Tennis Freaks

“1821: Nadal, I’ve noticed, has a problem with his shorts, in that they keep on getting stuck up his jacksie and he has to pull them out before every point. Not sure why he doesn’t just get a size up, he’s probably loaded.”

FOX Sports – TENNIS – Nadal tries to bust out of his slump

Nadal tries to bust out of his slump

Matthew Cronin / tennisreporters.net

Rafael Nadal is mired in the first significant slump of his career and he isn’t looking anything like the player who bullied top ranked Roger Federer four times earlier this year.

He is unsure of himself, hitting too short and failing to adjust to fast hard-court and slick indoor surfaces.

He’s not, as was commonly thought early this summer, a guy who is ready to go toe to toe with Federer on a weekly basis, despite his excellent record against him. In fact, even though Nadal is ranked No. 2, he is so far behind Federer in the rankings now that it would take a long term collapse by the red-hot Swiss for the Spaniard to be able to catch him by next spring.

Nadal hasn’t won a title since winning his second consecutive French Open in June. He hasn’t even looked like a prime-time title contender since he nearly shocked the world to become the first modern clay-courter to win Wimbledon, when he fell to Federer in four sets in the final.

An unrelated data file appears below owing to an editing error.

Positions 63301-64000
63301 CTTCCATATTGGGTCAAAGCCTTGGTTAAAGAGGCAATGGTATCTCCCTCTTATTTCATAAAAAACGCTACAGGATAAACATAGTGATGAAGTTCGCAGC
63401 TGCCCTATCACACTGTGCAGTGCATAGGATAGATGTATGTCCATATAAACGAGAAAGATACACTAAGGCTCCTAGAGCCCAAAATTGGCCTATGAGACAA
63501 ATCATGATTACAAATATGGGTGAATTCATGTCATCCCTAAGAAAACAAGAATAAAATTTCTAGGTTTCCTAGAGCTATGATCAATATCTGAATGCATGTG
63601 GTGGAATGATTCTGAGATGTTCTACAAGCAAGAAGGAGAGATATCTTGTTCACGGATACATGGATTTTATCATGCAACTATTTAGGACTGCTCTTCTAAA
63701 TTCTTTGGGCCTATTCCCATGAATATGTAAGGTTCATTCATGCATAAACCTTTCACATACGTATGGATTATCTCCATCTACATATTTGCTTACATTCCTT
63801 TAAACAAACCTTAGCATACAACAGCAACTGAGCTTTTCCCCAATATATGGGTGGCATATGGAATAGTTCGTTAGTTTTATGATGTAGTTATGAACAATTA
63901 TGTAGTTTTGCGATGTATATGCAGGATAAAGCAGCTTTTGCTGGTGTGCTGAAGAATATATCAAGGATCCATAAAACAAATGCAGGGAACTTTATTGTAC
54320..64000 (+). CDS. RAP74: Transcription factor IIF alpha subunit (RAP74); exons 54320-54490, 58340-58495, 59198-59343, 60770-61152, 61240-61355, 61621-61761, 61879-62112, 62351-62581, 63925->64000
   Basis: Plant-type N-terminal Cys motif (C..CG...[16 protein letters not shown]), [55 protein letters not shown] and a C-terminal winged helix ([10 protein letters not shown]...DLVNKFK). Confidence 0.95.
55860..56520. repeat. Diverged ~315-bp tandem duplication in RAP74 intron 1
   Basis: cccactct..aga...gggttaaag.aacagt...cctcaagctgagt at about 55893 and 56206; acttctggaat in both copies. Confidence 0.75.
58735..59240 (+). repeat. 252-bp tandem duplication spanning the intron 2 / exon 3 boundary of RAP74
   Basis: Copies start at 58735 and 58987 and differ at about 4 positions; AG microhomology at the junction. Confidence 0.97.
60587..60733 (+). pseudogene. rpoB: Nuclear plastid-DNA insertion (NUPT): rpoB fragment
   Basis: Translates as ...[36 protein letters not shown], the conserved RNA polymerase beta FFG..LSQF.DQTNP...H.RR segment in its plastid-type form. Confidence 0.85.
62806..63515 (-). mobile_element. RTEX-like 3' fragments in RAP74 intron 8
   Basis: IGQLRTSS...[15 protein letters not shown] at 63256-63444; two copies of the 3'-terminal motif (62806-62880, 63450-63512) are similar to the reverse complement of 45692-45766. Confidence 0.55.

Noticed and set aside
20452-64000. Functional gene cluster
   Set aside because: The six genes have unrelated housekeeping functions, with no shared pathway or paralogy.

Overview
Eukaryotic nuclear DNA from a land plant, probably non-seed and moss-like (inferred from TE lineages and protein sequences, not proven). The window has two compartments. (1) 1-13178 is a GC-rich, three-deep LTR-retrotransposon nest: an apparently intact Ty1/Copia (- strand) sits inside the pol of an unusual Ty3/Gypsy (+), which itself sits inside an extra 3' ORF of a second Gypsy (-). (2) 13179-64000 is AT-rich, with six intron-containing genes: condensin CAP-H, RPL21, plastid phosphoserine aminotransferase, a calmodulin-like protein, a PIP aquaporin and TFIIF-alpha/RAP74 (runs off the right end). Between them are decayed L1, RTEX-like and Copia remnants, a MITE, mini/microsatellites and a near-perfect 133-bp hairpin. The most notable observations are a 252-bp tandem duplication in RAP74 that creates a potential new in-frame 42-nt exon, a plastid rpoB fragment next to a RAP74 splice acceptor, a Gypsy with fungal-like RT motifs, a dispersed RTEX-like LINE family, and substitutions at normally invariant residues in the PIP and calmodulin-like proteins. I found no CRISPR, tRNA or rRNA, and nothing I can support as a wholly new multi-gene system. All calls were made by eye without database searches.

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Rafael Nadal has a long ways to go to catch Roger Federer at the top of the rankings. (Javier Soriano / Getty Images)

With his bulging biceps and tree trunk legs, the 20-year-old Nadal is the sport’s most imposing physical specimen, but he sure isn’t feeling like it these days.

“I had a lot of matches in the first half of the season and my muscles were very tired,” Nadal said. “Mentally, too … it was a big effort. (But) I am playing better now.”

That thought hasn’t showed up on the scoreboard yet. Since Wimbledon, the Spaniard hasn’t even managed to reach another semifinal. All that loud talk about how he might challenge Federer for the year-end No. 1 spot has been reduced to a whisper.